7. On or about May 20, 2015, Coticchia informed McClelland by telephone that MD could not return to Ruffing for the following school year.  She explained the decision by stating that the class size was too large to accommodate his needs.
  8. Faced with this sudden and unexpected development, McClelland began looking for an alternative Montessori placement for MD, and for his younger brother, who also had been enrolled at Ruffing.  Because it was so late in the school year, this was extremely difficult, and the uncertainty about where her children would attend school the following year caused McClelland a great deal of stress and anxiety.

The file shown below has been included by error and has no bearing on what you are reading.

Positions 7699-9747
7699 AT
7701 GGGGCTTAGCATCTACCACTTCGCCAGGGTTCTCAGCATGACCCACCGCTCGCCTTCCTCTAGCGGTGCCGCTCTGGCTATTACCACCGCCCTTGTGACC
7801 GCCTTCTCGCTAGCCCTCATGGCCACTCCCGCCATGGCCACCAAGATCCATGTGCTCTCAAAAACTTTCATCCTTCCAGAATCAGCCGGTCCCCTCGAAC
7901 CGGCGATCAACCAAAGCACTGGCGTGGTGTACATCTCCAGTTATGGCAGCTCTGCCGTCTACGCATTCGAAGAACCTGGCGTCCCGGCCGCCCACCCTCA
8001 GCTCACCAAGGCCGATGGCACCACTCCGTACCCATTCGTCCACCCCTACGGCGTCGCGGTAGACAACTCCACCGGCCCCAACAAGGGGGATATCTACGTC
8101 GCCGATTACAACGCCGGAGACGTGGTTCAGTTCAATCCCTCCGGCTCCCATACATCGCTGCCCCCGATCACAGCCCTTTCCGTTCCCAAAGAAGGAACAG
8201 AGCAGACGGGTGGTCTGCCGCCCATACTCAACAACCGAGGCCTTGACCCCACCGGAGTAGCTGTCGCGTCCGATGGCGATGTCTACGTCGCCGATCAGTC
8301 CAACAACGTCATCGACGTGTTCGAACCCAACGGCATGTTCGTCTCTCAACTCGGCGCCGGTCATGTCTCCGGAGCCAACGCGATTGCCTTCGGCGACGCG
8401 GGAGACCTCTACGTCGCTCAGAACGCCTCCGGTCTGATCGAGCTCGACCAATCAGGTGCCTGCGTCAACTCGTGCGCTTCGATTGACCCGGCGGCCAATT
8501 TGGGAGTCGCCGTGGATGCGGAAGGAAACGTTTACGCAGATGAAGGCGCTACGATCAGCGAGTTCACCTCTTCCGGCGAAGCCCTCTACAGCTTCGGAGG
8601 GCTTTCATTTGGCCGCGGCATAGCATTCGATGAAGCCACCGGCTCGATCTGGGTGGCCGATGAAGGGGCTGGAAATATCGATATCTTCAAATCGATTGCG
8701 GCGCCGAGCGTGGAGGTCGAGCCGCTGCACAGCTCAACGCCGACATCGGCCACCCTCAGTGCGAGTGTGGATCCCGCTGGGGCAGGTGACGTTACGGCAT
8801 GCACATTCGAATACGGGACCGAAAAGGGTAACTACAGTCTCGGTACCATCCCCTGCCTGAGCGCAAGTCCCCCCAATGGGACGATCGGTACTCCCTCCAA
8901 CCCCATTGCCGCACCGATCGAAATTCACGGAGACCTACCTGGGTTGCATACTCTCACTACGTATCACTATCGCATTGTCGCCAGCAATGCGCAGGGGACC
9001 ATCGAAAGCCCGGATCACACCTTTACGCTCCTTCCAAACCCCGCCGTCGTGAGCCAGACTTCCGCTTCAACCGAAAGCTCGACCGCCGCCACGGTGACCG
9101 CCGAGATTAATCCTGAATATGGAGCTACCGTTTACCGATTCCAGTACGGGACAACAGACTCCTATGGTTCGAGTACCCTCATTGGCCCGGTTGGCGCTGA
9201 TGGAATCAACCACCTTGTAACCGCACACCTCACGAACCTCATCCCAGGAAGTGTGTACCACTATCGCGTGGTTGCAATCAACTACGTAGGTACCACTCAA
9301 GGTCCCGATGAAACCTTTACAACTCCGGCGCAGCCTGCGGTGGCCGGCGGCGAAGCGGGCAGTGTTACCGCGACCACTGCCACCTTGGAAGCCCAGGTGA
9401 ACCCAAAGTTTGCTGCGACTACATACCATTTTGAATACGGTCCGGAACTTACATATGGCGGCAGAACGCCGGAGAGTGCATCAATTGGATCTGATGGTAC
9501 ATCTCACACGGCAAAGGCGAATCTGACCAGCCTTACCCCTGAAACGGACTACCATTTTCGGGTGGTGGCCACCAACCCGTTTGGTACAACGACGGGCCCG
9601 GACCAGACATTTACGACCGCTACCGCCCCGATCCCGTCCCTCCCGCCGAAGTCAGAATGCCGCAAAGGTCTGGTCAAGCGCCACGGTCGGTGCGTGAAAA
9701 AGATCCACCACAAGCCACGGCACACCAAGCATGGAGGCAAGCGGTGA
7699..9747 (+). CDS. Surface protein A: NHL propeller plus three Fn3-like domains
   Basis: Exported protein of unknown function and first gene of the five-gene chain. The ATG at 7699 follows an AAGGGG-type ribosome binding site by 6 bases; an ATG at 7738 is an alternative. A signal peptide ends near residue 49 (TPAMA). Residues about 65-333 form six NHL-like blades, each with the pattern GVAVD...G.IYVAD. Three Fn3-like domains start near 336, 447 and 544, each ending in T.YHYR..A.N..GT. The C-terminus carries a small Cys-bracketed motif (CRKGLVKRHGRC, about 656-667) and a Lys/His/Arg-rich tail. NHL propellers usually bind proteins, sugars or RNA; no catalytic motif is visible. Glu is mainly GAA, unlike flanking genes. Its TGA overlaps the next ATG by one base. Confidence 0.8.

9. The decision also caused emotional distress for MD.  McClelland told him that he would not be returning the following year, because she felt it was important for him to have the opportunity to say goodbye to his friends and his teachers.  Although she tried to shield him from the fact that Ruffing no longer wanted him as a student, she says that he did understand that something was going on, and he was made to feel unwelcome.
  10. In early June, Ruffing’s administration appeared to be reconsidering its decision that MD could not return.  McClelland met with Ruffing Principal John McNamara (“McNamara”) to discuss MD’s status at Ruffing.  During this conversation, McNamara was non-committal.  According to McClelland, he seemed to indicate that MD could return to Ruffing, but he also emphasized that he and Coticchia agreed that MD should be disenrolled.  Understandably, McClelland sought assurances from McNamara that if MD returned, Ruffing would not summarily decide to disenroll him in the future.  McNamara told her he could not make such a guarantee.